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In August 2014, a pair of baseball games unfolded that looked more like cricket than America’s (or Japan’s) pastime. First, the Los Angeles Dodgers employed an extreme infield shift that resembled the wall of slip fielders used in cricket.


The intent in both sports is the same — namely to have the ball batted into a wall of defenders.

Australia demonstrates the use of nine slip fieldsmen

In terms of unusual placement of fielders, Australia has twice tried the cricket equivalent of the Dodgers’ defensive tactic. They arrayed all nine fielders in the slips during a 1999 ODI test versus Zimbabwe, and once before in 1980 versus New Zealand.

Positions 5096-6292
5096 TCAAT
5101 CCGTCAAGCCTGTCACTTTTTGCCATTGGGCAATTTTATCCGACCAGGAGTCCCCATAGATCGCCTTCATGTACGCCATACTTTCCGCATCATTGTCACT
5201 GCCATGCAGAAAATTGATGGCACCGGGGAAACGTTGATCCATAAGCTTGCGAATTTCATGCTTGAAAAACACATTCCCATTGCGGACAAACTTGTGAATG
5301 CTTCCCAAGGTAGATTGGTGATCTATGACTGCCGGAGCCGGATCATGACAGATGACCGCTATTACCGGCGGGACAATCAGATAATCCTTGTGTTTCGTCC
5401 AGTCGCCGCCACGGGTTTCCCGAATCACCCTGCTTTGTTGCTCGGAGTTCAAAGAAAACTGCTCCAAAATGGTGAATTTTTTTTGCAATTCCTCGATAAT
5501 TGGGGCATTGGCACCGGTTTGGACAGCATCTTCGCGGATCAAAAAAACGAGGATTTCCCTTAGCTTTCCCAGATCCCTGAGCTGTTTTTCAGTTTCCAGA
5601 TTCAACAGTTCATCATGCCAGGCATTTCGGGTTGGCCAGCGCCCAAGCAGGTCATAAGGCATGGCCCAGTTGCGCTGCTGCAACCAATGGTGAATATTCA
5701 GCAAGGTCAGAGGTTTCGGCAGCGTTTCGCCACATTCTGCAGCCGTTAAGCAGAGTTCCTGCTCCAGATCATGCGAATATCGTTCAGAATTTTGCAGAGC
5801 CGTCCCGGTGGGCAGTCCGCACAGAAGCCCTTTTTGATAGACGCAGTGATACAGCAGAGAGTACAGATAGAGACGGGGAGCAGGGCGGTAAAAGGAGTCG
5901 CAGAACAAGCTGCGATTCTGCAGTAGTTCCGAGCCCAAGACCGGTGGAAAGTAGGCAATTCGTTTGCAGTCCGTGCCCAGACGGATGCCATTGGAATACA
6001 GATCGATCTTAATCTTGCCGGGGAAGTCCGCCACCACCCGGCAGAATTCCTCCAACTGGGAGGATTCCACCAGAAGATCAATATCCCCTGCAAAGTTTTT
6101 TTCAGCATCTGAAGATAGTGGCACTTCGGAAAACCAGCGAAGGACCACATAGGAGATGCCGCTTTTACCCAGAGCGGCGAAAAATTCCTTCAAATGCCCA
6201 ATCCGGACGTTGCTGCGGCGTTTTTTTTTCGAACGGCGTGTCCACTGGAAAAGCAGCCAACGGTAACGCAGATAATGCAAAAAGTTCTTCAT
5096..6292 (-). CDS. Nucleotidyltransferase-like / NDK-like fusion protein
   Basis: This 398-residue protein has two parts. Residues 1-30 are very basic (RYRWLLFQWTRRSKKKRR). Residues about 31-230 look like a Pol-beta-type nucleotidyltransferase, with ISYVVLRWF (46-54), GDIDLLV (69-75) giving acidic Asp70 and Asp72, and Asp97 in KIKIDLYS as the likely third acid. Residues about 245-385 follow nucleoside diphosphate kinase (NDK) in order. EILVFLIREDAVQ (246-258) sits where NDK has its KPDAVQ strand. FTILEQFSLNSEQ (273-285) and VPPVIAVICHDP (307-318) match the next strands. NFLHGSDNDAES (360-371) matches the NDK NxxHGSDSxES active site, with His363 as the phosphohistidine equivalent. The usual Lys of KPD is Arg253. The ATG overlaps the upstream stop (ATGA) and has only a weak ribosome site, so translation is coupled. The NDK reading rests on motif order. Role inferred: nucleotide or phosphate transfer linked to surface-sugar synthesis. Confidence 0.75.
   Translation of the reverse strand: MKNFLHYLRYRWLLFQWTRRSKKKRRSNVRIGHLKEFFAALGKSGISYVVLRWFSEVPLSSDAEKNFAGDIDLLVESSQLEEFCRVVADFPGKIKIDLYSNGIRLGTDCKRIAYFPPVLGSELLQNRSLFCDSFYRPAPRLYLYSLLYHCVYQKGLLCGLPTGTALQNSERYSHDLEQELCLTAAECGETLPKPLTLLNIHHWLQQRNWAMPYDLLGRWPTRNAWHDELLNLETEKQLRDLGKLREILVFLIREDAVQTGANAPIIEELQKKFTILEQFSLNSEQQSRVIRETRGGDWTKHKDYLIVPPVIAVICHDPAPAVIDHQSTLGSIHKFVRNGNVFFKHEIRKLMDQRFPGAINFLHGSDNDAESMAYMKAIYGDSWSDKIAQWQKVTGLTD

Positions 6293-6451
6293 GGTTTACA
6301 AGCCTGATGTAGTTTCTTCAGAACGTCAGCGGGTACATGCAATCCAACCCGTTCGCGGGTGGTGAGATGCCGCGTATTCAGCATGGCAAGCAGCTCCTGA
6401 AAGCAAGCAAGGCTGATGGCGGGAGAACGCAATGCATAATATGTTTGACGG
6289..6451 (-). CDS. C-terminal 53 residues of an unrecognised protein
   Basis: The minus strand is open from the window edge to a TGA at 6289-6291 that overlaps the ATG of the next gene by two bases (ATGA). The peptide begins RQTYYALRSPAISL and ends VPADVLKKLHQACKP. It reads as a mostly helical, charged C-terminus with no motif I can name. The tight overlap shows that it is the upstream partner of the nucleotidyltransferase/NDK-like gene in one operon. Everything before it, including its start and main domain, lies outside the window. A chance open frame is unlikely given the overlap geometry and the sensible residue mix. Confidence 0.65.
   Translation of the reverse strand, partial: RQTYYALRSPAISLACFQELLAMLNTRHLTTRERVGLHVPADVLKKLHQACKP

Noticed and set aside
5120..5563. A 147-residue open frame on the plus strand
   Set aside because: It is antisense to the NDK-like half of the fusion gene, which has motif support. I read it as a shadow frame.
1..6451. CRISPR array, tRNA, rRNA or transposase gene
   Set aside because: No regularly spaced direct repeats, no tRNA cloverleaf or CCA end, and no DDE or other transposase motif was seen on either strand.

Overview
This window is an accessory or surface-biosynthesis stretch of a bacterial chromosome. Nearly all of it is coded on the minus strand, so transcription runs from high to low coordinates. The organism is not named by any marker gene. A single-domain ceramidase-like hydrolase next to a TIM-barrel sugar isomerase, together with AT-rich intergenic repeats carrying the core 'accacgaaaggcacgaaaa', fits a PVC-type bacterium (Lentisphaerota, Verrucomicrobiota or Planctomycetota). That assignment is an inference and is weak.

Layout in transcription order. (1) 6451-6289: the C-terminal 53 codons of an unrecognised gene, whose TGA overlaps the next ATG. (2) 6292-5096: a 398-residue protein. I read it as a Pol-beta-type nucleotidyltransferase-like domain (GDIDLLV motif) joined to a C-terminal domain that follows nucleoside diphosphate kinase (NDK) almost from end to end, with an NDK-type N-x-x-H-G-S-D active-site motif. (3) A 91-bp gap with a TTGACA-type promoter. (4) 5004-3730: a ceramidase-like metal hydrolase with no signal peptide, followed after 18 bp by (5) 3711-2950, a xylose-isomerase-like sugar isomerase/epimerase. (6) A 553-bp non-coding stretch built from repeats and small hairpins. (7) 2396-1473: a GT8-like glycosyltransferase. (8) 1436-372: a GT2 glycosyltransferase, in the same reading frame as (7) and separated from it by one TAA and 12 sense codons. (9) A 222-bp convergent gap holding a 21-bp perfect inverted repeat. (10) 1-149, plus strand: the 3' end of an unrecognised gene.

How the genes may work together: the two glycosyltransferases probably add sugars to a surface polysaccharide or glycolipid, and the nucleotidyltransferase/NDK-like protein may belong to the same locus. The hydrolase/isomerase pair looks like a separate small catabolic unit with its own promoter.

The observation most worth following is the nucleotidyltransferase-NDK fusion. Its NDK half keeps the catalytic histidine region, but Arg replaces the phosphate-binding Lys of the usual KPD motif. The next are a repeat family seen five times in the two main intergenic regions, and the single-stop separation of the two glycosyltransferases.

In baseball a four-day game is considered a freakish one-of-a-kind marathon. In the most traditional form of Test cricket, it would be considered a day shorter than the norm.

In Japan, Chukyo outlasted Miura Gakuen 3-0 in the 2014 National High School Rubber Baseball Tournament history after battling for 49 scoreless innings over four days. Incredibly, both pitchers chalked up a complete game: Chukyo pitcher Taiga Matsui threw a mind-and-elbow numbing 709 pitches and Miura Gakuen’s Jukiya Ishioka came in at 689.